The age of onset for MDD showed a wide range, with over 75% of cases having an onset prior to age 30 yrs. The presence of a recurrent MDD was associated with an increased risk of substance abuse, panic disorder, and dysthymia, whereas a single MDD episode was not associated with increased comorbidity” (Spaner et al, 1994).
The prevalence of MDD according to Culture, sex and age is obvious. Culture for instance affects the communication and experiences regarding MDD where it is mostly experienced as somatic in nature and not by guilt of low moods. Some complain of nerves as well as headaches particularly for Latinos as well as those from Mediterranean origin.
Others complain of weakness or fatigue especially the Chinese and Asian people while other talk of heart problems such as those in the Middle East to refer to the depressive feeling. MDD occurs twice as many times as in adolescents and mature women as compared to adolescents and mature males (Deb & Bhattacharjee, 2009).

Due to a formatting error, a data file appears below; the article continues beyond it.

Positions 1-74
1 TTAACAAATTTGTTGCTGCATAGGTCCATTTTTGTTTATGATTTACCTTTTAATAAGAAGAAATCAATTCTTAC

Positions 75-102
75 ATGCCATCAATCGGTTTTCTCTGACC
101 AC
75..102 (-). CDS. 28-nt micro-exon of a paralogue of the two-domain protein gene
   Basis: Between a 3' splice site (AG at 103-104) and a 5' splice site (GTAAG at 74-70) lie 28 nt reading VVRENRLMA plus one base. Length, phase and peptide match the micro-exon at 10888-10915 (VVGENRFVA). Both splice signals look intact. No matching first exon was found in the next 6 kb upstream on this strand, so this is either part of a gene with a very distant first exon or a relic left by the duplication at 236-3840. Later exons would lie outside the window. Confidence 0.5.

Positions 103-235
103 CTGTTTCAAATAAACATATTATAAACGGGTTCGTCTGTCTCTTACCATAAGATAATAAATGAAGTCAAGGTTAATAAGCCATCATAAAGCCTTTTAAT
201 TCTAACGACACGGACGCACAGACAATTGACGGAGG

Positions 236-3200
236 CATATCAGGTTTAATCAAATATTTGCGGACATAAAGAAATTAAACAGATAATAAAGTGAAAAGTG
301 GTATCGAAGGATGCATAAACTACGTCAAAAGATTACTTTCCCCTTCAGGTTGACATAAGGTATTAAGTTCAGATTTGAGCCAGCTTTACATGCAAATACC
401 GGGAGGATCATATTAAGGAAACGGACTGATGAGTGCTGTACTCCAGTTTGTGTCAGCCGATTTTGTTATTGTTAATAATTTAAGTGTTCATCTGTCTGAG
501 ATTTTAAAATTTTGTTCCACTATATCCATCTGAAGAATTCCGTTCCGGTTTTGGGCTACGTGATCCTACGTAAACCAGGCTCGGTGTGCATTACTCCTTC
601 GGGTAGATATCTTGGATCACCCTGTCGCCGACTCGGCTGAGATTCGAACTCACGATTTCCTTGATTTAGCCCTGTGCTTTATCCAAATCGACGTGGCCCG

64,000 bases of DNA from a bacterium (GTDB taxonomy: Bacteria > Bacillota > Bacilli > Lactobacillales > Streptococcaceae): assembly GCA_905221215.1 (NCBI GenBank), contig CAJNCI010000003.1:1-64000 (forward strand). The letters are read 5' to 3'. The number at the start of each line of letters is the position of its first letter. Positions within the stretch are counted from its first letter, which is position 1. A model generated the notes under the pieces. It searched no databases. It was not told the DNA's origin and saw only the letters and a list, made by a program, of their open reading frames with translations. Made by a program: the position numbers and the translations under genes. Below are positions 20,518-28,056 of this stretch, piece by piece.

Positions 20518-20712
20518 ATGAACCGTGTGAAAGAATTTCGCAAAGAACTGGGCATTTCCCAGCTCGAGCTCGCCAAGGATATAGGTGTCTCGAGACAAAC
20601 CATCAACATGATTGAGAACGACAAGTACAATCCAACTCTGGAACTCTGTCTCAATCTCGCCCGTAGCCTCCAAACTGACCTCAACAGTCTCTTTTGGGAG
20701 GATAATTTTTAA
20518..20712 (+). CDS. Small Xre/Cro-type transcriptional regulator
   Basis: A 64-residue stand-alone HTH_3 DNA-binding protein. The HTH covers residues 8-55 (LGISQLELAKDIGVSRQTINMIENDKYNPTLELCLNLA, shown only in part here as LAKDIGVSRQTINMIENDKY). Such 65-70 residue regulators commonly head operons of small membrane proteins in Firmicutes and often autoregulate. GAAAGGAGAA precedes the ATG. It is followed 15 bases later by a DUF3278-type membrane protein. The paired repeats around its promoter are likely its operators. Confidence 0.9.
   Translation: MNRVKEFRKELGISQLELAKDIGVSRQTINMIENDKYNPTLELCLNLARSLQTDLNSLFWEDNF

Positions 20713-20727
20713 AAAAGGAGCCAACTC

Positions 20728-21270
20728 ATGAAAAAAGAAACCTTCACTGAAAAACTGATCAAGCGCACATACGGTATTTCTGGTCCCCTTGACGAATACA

The prevalence of MDD is high for individuals aged 25 to 44 years of all genders and lower for those aged 65 and above. Its onset may be at any age but is mostly notable during mid twenties.
Studies related to MDD have shown a broad rage of outcomes for the population assessment of the condition. The lifetime risk for MDD in population samples vary from 10.0% to 25.0% for males while the point prevalence of MDD in adult population samples varies from 2.0 to 3.0 % for males.
MDD is 1.5 to 3 times greater for 1st degree relatives of patients with MDD as compared to the general population. Besides, it has been indicated that alcohol dependence is high in mature 1st degree relatives as well as a higher rate of hyperactivity disorder for children of patients with MDD (Deb & Bhattacharjee, 2009).